Facebook COO Sheryl Sandberg claims the negative media coverage of CEO Marissa Mayer and her decision to ban telecommuting at Yahoo! centered on the fact that she is a woman.
While delivering a lecture at Stanford University on Tuesday night to promote her memoir “Lean In: Women, Work and the Will to Lead,” Sandberg claimed that in similar situations, the media did not pounce on male executives.
“It is really hard to know what is happening at Yahoo,” Sandberg said. “There have been no public statements. But the scrutiny, the media firestorm, is about her being a woman. Full stop. Best Buy did the same thing. When it's a man, no one pays attention."
Mayer, who built a nursery beside her office to care for her newborn son, was criticized after she announced in February that Yahoo! would be bringing their work-at-home employees back into the office by June 1. The Yahoo! staff memo ordering the change stated, “Speed and quality are often sacrificed when we work from home... We need to be one Yahoo!, and that starts with physically being together.”
Best Buy CEO Hubert Joly announced in March that it will no longer allow employees to telecommute. The electronic giant also suffered financially over the years. Best Buy Matt Furman said, “Bottom line, it’s ‘all hands on deck’ at Best Buy and that means having employees in the office as much as possible to collaborate and connect on ways to improve our business.”
Mayer, 37, joined the “Lean In” movement two weeks ago, writing a letter about the risk she took in leaving Google and joining the struggling Yahoo! while pregnant.
At the top of the New York Times Bestseller List, Sandberg’s book is all about women leaning in and embracing career hurdles instead of putting off changes that could interrupt their home lives.
A woman was fired recently after tweeting a picture of two men at PyCon and admonishing them for using tech terms "in a sexual way."
Adria Richards has been let go from her job as "developer evangelist" at SendGrid, a Colorado based email-delivery company, according to VentureBeat.
Richards overheard two men behind her at a Santa Clara, Calif., conference using tech terms like "dongles" and "forking" in a sexually suggestive fashion. She took a picture of the men and then tweeted it writing, "Not cool. Jokes about forking repo's in a sexual way and 'big' dongles. Right behind me #pycon [photo]".
A backlash followed in which Richards became the target of death and rape threats, racial slurs like the N-word, service attacks on her website and SendGrid’s website, and, maybe the most damaging, the doxxing of her personal information on the web. Attackers are allegedly 4chan members and some claiming to belong to Anonymous.
SendGrid did not return phone calls from San Jose Mercury News on this matter, nor did Richards return phone calls, tweets, or messages.
Richards allegedly decided to tweet the picture after the men made numerous inappropriate comments. She also tweeted her location in the ballroom, and asked if someone could speak to the men about their conduct.
She then met with PyCon staffers and the men were escorted from the ballroom. PyCon later tweeted back to her, “Thank you @adriarichards for bringing the inappropriate comments to our attention. We’ve dealt with the situation.”
Some tweets were supportive of Richards, while others referenced a photo posted of a gory, beheaded woman, implying that she could or should be raped and murdered.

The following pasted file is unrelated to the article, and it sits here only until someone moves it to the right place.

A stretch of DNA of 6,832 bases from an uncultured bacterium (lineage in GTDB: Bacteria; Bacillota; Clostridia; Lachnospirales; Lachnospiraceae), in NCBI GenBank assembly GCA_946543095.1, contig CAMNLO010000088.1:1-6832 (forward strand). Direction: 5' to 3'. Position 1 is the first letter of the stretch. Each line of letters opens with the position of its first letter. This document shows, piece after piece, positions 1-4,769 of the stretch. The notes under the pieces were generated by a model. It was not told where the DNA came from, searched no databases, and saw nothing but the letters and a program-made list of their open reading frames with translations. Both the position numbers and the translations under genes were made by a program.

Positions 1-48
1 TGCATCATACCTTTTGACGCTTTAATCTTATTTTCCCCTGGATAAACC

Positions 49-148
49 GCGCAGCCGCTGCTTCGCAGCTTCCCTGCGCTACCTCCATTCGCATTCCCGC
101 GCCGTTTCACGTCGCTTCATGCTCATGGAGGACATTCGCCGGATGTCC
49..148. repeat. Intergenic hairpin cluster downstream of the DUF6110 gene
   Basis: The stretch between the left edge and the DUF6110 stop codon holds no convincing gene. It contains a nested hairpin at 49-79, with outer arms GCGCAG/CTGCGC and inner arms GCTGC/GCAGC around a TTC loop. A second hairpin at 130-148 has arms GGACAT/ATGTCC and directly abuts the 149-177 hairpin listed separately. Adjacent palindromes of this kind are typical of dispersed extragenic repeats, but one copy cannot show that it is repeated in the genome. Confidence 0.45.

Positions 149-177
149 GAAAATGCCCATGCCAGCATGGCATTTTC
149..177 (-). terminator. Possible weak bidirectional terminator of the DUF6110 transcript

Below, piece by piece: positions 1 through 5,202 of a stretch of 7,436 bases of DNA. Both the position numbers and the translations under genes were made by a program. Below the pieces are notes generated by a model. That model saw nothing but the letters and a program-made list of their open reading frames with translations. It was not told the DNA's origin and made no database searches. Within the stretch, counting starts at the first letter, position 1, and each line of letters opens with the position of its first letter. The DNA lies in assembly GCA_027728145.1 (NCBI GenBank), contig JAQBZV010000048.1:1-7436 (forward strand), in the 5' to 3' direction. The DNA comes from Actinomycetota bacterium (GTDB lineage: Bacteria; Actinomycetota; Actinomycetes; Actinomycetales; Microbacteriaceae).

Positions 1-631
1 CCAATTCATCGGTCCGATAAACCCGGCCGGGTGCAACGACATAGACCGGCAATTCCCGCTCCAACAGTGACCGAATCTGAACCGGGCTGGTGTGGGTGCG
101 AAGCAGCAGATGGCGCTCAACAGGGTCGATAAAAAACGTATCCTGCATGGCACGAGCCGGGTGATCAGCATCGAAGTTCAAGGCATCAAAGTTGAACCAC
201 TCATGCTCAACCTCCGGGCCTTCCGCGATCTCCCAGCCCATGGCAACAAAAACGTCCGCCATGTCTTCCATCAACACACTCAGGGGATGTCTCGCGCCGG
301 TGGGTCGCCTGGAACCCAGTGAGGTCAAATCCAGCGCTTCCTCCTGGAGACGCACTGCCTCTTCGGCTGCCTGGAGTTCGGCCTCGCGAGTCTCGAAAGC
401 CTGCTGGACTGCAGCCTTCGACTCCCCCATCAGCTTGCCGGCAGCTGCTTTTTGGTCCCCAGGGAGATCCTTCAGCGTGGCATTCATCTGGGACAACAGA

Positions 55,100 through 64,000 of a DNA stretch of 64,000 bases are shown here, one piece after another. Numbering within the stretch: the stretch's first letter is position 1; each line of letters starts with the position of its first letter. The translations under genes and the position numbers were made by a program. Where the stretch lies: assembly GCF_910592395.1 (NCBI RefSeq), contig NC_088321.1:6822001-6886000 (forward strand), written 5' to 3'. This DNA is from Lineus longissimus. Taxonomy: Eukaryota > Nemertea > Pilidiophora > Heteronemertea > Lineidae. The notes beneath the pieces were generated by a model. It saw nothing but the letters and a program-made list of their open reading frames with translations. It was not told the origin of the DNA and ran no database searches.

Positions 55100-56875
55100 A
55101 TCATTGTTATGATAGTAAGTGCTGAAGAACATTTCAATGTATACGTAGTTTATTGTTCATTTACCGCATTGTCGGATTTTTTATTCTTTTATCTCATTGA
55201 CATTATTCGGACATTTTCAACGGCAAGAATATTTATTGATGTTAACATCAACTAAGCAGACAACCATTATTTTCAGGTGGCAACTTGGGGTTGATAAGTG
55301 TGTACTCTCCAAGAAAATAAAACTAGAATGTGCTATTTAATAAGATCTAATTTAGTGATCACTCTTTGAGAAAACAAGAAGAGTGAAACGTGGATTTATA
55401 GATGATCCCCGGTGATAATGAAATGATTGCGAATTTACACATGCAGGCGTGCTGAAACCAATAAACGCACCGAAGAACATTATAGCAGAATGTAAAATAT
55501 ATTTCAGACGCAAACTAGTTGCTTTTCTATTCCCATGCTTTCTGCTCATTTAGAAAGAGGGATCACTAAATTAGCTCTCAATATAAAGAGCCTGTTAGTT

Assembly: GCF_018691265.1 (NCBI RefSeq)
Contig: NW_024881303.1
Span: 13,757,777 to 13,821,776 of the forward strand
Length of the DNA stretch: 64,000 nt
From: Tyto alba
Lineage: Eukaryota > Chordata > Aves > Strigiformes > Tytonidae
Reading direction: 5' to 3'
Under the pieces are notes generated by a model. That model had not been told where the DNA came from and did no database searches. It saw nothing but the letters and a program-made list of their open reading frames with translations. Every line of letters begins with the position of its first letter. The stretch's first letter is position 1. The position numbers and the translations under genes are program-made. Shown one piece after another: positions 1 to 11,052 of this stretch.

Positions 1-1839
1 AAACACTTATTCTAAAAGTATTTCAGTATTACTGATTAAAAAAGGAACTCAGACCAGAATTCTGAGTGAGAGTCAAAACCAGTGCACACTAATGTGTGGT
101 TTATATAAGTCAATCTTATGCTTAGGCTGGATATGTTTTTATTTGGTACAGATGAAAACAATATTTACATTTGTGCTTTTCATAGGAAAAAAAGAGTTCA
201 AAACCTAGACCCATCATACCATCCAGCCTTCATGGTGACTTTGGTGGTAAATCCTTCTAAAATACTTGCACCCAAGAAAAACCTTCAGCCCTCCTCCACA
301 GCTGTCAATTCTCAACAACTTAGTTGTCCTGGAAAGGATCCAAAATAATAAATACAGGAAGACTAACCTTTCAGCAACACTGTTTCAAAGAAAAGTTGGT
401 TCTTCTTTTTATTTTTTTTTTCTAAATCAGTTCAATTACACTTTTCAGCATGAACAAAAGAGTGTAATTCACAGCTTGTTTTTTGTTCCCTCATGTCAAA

Sheryl Sandberg, Facebook chief operating officer, has expressed that she is an ally for Marissa Mayer after she made the controversial order for employees to work in the office.
In an article published about Sandberg’s first book, she said Mayer is “a sort of feminist manifesto” and suggested that people are critical of her because she is a woman.
Mayer released the controversial memo last month, which forbid employees from working at home.
“Speed and quality are often sacrificed when we work from home...we need to be one Yahoo!, and that starts with physically being together,” the memo said.
Employees expressed frustration with the memo, and criticized Mayer for building a nursery adjoining her office, a luxury most of her workers can’t afford to have.
Sandberg, also a mother, said she approved of Mayer’s decision.
“No one knows what happened there. I think flexibility is important for women and for men. But there are some jobs that are superflexible and some that aren’t,” she said.
In her book, Lean In: Women, Work and the Will To Lead, will be published next week, and is classified as a memoir offering career guidance to women. She said women are able to succeed in the corporate world by having good fortune, working hard and getting help from other people. But she emphasizes that women need to be more ambitious.
The book incorporates many of Sandberg’s experiences as she climbed the corporate ladder, first working at Google and then at Facebook. She is now one of the most powerful women in the tech industry.
She recounted an experience where a group of all-male financiers could not even tell her where the female toilet was because no one had ever asked for it.
“Am I the only woman to have pitched a deal here in an entire year?” she asked them.
The client said, “I think so, or maybe you’re the only one who had to use the bathroom.”
The key advice in the story is to not “lean back” when it comes to living life, but to “lean in” and give 100% in every area of life.
“When it comes to ambition to lead...men, boys, outnumber girls and women. Women attribute their success to working hard, luck, and help from other people. Men will attribute whatever success they have to their own core skills,” she said.